2019-0799101C6 CLHIA 2019 Conference-Q6 Foreign Exempt Policies

Please note that the following document, although believed to be correct at the time of issue, may not represent the current position of the CRA. Prenez note que ce document, bien qu'exact au moment émis, peut ne pas représenter la position actuelle de l'ARC.

Principal Issues: Will the CRA provide guidance regarding the application of Exempt Test to life insurance policies issued on non-resident lives?

Position: Unable to provide guidance.

Reasons: Given that the information to determine the exempt status of a particular life insurance policy is only available in the accounts of the insurer, the onus is on the policyholder to establish that the policy qualifies as an exempt policy.

Author: Szilagyi, Steven

Section: 12.2, 56(1)(j), 138(12), Regulation 306

CLHIA Roundtable – May 2019

Question 6 - Application of Exempt Test to Life Insurance Policies issued on Non-Resident Lives

Background

The preamble to Income Tax Regulation 306(1) indicates that a life insurance policy that is exempt from accrual taxation must, first and foremost, be a life insurance policy (other than an annuity contract, LIA policy, or a deposit fund administration policy).  This Regulation does not reference a “life insurance policy in Canada” as defined in subsection 138(12) of the Income Tax Act, with the result that a life insurance policy “issued or effected on the life of a person not resident in Canada at the time the policy was issued or effected” can be an exempt policy under the Act.  This would include any contract issued on a non-resident life insured by a Canadian insurance company, as well as life insurance contracts issued to non-resident persons by life insurers not carrying on a life insurance business in Canada (“non-resident insurer”).

Particularly with respect to policies issued outside of Canada, it is unlikely that policy values will be routinely determined by the insurer in accordance with the requirements of Canadian tax law where the policyholder is resident in, or immigrates to, Canada, making administration of the exempt test complex and introducing potential failures as the result of circumstances beyond the control of the policyholder or issuing insurance company.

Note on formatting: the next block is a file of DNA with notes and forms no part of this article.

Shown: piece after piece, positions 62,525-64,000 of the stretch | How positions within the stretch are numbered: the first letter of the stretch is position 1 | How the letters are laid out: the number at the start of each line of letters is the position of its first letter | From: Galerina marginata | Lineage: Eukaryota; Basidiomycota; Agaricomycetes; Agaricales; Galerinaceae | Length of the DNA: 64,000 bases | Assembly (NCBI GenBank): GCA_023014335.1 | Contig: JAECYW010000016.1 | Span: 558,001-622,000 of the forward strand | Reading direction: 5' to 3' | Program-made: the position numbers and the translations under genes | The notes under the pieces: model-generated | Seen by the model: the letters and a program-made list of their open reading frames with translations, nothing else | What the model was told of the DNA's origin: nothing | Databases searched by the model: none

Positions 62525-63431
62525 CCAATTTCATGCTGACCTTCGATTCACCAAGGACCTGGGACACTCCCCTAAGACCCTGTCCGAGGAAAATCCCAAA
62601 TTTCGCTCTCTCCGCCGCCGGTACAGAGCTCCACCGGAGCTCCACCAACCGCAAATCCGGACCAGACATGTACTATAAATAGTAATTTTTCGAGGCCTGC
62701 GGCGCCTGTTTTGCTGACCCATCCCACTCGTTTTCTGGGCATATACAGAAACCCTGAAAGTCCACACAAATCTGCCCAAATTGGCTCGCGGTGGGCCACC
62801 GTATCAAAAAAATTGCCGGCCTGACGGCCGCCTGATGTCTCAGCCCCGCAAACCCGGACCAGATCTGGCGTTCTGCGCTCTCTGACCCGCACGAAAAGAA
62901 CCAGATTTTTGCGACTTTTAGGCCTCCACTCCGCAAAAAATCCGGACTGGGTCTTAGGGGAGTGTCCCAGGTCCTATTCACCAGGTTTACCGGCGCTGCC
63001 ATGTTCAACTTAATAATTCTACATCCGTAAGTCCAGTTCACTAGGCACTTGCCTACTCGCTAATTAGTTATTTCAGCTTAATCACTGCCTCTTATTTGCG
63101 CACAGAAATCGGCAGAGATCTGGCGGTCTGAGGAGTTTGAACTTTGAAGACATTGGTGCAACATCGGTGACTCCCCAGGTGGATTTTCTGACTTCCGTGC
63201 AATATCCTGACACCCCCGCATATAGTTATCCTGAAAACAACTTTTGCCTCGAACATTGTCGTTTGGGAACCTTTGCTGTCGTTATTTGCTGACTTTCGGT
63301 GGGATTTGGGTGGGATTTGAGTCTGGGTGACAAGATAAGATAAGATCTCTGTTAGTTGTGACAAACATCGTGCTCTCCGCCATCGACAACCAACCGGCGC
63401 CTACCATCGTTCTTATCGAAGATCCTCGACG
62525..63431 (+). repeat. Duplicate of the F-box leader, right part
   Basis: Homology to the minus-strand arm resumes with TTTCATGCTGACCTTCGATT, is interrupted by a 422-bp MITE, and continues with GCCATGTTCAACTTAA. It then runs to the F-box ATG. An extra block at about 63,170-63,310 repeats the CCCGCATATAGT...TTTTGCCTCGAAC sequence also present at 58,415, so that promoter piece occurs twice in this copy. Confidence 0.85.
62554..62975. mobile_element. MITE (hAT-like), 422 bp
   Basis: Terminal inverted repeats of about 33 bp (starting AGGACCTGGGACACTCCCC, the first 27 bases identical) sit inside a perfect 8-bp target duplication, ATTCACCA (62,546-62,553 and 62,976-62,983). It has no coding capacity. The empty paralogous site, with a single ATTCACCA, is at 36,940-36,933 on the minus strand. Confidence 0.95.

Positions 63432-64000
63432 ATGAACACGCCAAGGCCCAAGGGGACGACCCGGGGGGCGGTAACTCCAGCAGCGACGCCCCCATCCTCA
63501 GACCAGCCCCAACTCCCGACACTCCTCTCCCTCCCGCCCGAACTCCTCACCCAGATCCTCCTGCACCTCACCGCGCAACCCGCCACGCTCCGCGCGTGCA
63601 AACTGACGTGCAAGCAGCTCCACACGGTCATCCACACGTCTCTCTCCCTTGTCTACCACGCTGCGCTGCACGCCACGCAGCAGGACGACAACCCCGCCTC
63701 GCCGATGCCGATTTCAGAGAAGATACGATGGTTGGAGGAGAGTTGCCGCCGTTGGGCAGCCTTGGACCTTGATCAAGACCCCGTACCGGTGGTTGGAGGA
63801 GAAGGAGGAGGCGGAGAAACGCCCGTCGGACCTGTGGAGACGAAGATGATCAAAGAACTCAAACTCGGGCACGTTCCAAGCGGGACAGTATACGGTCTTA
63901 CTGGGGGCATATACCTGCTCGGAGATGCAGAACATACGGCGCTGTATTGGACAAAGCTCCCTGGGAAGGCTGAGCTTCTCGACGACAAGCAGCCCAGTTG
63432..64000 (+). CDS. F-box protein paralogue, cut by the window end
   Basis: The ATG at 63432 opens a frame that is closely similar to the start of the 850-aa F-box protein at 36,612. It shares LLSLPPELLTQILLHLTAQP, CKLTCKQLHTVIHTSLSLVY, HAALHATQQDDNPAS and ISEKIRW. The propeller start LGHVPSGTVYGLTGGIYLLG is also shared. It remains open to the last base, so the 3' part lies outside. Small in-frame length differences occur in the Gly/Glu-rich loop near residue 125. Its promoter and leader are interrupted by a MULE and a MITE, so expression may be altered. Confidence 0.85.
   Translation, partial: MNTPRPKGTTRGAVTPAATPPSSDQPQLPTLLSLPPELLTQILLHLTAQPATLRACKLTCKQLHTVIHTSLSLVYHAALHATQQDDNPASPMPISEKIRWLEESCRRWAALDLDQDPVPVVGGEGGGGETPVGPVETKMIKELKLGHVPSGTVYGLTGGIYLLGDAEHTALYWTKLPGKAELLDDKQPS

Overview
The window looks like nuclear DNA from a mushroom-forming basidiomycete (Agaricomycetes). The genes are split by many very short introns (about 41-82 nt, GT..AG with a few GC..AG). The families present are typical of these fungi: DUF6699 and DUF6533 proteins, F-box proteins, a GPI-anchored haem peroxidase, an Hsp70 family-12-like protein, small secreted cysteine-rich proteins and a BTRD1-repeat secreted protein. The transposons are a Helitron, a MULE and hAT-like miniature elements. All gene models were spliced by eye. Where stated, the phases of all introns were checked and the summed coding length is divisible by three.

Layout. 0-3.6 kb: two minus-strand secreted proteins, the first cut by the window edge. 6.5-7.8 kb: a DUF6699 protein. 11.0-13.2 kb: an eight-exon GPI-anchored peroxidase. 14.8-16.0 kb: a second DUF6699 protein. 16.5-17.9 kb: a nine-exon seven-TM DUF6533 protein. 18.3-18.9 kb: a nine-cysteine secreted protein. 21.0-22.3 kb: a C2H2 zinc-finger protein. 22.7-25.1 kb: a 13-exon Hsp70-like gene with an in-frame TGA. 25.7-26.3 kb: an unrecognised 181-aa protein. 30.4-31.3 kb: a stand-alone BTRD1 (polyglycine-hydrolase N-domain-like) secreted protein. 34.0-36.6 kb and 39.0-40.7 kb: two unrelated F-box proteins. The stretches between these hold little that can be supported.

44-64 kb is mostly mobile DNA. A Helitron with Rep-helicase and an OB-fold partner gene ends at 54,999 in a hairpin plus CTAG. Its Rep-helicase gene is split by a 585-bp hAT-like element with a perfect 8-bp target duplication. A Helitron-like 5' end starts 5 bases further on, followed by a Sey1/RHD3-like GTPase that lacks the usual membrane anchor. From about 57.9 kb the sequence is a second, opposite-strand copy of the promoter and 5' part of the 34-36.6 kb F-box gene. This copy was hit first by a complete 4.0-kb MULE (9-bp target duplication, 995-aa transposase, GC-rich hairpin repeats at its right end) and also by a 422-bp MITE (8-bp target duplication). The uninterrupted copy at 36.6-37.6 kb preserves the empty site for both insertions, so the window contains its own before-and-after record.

For instance, where the policy is not issued in Canadian currency, it would appear that application of the exempt test could result in accidental failure of the test simply as a result of variations from year to year in currency conversion rates between the currency in which the policy is denominated and Canadian currency.

Question

Will the CRA provide guidance as to how to apply the exempt test to policies that are not “life insurance policies in Canada”?

CRA Response

A life insurance policy is essentially a contract between the policyholder and the life insurance company that issues the policy. While there may be types of policies that are issued in the same form to many policyholders, each policy issued by an insurer is conceivably different from every other policy issued by the insurer. An "exempt policy" for income tax purposes, is a life insurance policy that satisfies certain criteria, set out in section 306 of the Income Tax Regulations ("Regulations").  In general terms, a taxpayer who holds an interest in a life insurance policy that is an exempt policy is not subject to annual accrual taxation under section 12.2 of the Income Tax Act (“the Act”) with respect to the income earned within the policy, and will not have an income inclusion under subsection 148(1) and paragraph 56(1)(j) of the Act, with respect to the proceeds received as a consequence of the death of the life insured under the policy.

We acknowledge that the rules for determining whether any particular life insurance policy is an exempt policy under section 306 of the Regulations are themselves complex.  The rules in section 306 of the Regulations apply on a policy-by-policy basis and require actuarial calculations and information that only the issuing insurer will possess.  The tests in section 306 of the Regulations may be applied at any time but the tests are generally performed by the insurer that issued the policy on each policy anniversary date.

A life insurance policy issued by a non-resident insurer is not specifically precluded from qualifying as an "exempt policy" and thus, such a policy could qualify provided the criteria in section 306 of the Regulations are satisfied.  Given that the information to determine the exempt status of a particular life insurance policy is only available in the accounts of the insurer, the onus is on the policyholder to establish that the policy qualifies as an exempt policy.  This would include supporting evidence that the life insurance policy satisfies the exempt policy tests in section 306 of the Regulations.  The CRA's mandate is to administer the Act and does not include resolving issues between policyholders and their insurers about the terms and conditions of a particular life insurance policy.

 

Steven Szilagyi
2019-079910
May 14, 2019

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